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Wednesday 14

November, 2018 9:31 AM



The Daily Fix - Inter-Market Analysis and Macro Insights

The Daily Fix - Inter-Market Analysis and Macro Insights

I talked up the prospect of a reversal in the USD, but the feeling was this should come post-non-farms, and as we hurtled into the US Midterms.

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01.11.2018 04:10 PM

I talked up the prospect of a reversal in the USD, but the feeling was this should come post-non-farms, and as we hurtled into the US Midterms.

Well, if we focus on the USD index, we can see sellers getting a better say, and that is due to three key factors today. That being aside from the fact we have month-end out of the way, as well as incredibly over loved sentiment.

Firstly, the PBoC moved the mid-point on the daily (at 12:15aedt) CNY (yuan) ‘fix’ higher by just 24 pips, which was far lower than what the market was looking for and the markets have taken this as a clear message. I remain fixated on USDCNH as a crossover in momentum and a convincing sell-off through 6.9586 (the 15 August high) should cause a broad sell-off in the USD. It should support AUDUSD, as well as EURUSD, GBPUSD and drag USDJPY modestly lower and this is what we see today. It seems to be supporting Chinese equities, as there is an interesting correlation between weakness in the yuan and weakness in Chinese equities and the gains today in Chinese equities have been fairly pronounced.

EURUSD has to be on the radar as there has been a strong defence of the August lows of 1.1301 and when we talk levels, there are not many that are getting more attention than this one. I would throw in the 16 August low in US crude at $64.43 as another huge level, as a close through here opens up a move into $55.00 and that will smack the CAD, NOK and will have huge influence on US ‘real Treasury yields, which have huge implications for, well, everything. However, the EURUSD low of 1.1301 is on our ‘high-watch’ list, and as one would imagine there is a whole universe of stops waiting to be triggered should we see it break this level.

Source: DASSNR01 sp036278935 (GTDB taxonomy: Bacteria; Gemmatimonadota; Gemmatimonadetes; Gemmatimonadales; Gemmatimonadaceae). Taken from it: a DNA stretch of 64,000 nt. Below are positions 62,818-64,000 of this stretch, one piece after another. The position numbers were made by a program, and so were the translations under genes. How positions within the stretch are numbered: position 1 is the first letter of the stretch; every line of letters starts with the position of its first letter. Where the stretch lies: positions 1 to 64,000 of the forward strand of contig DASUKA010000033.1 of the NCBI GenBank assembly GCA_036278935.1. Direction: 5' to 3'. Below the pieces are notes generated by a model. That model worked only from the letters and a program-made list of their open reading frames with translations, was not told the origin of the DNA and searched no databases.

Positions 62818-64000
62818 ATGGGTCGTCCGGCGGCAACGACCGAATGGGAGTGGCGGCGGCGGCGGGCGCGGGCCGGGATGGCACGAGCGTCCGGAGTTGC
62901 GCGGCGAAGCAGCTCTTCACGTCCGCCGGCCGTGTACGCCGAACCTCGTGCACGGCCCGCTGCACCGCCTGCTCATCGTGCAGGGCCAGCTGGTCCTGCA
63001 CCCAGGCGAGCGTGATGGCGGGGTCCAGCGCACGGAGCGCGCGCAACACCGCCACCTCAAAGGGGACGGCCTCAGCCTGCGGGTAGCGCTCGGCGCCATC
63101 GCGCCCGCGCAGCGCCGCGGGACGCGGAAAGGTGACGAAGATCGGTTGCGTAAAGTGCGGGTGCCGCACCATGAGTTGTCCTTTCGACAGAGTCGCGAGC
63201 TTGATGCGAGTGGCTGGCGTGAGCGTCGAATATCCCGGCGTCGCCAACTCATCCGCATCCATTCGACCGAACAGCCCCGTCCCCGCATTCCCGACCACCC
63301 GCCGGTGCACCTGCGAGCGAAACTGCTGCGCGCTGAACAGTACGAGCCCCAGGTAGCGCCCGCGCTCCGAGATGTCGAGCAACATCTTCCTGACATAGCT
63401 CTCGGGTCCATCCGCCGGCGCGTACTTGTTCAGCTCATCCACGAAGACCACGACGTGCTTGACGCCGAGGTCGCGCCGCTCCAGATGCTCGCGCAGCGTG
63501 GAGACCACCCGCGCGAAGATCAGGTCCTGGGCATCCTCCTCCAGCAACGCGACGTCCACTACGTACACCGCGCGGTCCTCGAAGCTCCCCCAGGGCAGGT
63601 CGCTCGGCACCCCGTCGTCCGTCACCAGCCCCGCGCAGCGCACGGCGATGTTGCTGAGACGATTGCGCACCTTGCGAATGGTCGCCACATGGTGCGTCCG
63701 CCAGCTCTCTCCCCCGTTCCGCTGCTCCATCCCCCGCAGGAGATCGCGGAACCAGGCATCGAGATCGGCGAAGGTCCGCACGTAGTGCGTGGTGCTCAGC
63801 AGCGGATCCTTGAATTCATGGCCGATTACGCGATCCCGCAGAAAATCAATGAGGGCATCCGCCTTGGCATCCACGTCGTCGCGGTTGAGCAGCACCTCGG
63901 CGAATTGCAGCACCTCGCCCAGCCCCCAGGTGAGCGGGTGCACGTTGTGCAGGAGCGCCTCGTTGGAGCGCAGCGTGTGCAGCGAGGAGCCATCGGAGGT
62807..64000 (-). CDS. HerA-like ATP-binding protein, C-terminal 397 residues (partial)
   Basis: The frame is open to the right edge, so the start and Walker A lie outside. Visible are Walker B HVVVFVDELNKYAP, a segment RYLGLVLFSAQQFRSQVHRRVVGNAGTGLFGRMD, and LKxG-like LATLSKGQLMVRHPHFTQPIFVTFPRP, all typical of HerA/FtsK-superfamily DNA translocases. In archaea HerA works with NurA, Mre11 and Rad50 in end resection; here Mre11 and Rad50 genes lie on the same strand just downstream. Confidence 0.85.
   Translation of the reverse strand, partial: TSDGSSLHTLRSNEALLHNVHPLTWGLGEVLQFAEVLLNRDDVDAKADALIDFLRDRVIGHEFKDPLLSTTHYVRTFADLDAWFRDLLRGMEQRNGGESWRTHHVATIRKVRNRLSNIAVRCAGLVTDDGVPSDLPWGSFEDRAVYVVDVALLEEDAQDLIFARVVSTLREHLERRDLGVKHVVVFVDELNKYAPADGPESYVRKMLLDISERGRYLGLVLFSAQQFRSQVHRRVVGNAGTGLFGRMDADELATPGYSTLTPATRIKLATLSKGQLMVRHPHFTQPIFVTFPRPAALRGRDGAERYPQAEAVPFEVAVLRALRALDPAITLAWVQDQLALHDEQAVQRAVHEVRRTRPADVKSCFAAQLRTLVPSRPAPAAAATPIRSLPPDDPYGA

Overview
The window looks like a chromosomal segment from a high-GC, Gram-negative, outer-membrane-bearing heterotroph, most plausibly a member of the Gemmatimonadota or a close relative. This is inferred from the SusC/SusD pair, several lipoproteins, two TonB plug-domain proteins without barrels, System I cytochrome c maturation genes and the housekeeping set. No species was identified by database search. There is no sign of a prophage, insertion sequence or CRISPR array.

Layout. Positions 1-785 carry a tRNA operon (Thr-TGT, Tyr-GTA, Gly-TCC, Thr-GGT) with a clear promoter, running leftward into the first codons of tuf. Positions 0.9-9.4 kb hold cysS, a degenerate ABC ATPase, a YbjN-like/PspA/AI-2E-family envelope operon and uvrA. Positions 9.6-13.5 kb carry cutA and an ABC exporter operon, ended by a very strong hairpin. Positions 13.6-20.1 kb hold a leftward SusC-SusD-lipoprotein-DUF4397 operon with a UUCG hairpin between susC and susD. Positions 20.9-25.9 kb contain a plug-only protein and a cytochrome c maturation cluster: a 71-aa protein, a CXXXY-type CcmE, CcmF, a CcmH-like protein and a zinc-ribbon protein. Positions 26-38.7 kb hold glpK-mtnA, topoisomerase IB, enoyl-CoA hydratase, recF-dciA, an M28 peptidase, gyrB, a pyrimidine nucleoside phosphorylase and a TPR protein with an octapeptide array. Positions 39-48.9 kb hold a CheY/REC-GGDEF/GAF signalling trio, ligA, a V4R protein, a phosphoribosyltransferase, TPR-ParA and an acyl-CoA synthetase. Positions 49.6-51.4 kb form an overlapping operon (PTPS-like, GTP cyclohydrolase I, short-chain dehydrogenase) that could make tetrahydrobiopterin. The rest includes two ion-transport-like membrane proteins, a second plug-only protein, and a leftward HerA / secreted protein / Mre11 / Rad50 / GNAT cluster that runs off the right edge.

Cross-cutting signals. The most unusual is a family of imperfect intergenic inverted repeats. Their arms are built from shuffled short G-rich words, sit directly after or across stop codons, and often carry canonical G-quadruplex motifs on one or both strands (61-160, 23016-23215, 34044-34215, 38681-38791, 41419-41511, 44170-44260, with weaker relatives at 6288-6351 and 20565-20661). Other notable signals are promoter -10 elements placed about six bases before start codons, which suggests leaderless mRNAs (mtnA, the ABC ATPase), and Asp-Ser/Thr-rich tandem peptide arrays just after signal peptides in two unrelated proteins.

EURUSD found buyers from 1.1315 into 1.1341 (from around 11:00aedt), and this can be entirely attributed to The Times article suggesting Theresa May had struck a deal with the EU on financial services. As one would imagine, GBPUSD had a far more impressive rally on this news, pushing up 80-odd points to a session high of 1.2855, with supply coming in around the 29 October high (1.2853). Assuming we can hold these levels, the price would close above the 5-day EMA (1.2813), which has contained every rally since the bearish channel started on 16 October. So, the bulls are having more of a say here, and the one-way action has abated, with the bulls now eyeing an assault the 4 October low of 1.2920.

The headlines seen in The Times article marries nicely with the narrative from Brexit secretary Dominic Raab (in an open letter) yesterday that the UK and EU are not far from a deal. We also hear that there could be another hearing with the EU on 21 November, of which we could see more constructive dialogue. Instinctively, it feels as though if we do see a deal, then it will come after a lengthy, all-night meeting. With the European contingent appealing to the Brexiteers and Eurosceptics that Theresa May was a true warrior and fought tooth and nail, with a steely determination that this is the best deal they will get to vote on through the Commons.

Politics is about the art of the deal and politicians have to be seen to get the best deal to sell to their constituents.

GBP traders will also have to face today's (23:00aedt) BoE rate decision and inflation report, although when a currency is defined purely by politics, I find it hard to see this event risk as a strong driver of volatility.

AUD and NZD have been the star performers of G10 today, which won't surprise given they both tend to do well when China is firing up. AUD has also been helped by a strong September trade data, with export growth of 3.7% qoq, relative to 1.9% import growth. AUDUSD feels as though it wants to trade higher, but again, a lot will depend on whether the CNH can find buyers and whether this better tone in risk (across broad financial markets) continues to play out. I have been advocating buying the pair, but only on a close through 0.7160, which confirms the positive divergence seen with between price and momentum (stochastic) and should see the January channel resistance at 0.7150 come into play, ahead of the 55-day EMA at 0.7181. So, there is plenty of wood to chop before we start seeing genuine short covering from AUD shorts, of which we still see ‘non-commercial’ accounts holding a net short position of 70,368 AUD futures contracts.

Aside from a position adjustment to promote AUD upside, it still feels as though the upside in the Aussie is limited to 73c. Industrial metals look weak, and there are technical signs that US Treasury yields may make a renewed push higher, which could boost the USD valuation. I would personally be looking the US 30-year Treasury, as this is the real read on whether trader’s appetite to be short ‘duration’ and here we see yields eyeing a break of the recent consolidation range and the 2007 downtrend at 3.41%.

A close through 3.42-3.42% could be another red flag that the volatility in financial markets is not going away, especially, if we inflation-adjust bond yields and look at ‘real’ yield. Specifically, the 10-year Treasury has made a new cycle high and at 1.09% is the highest since March 2011. Many put higher ‘real’ bond yields as a core component behind the sizeable volatility in high valuation growth names, so we should watch this space especially for those who have recently bought back into tech stocks.

Published by Chris Weston, Head of Research, Pepperstone
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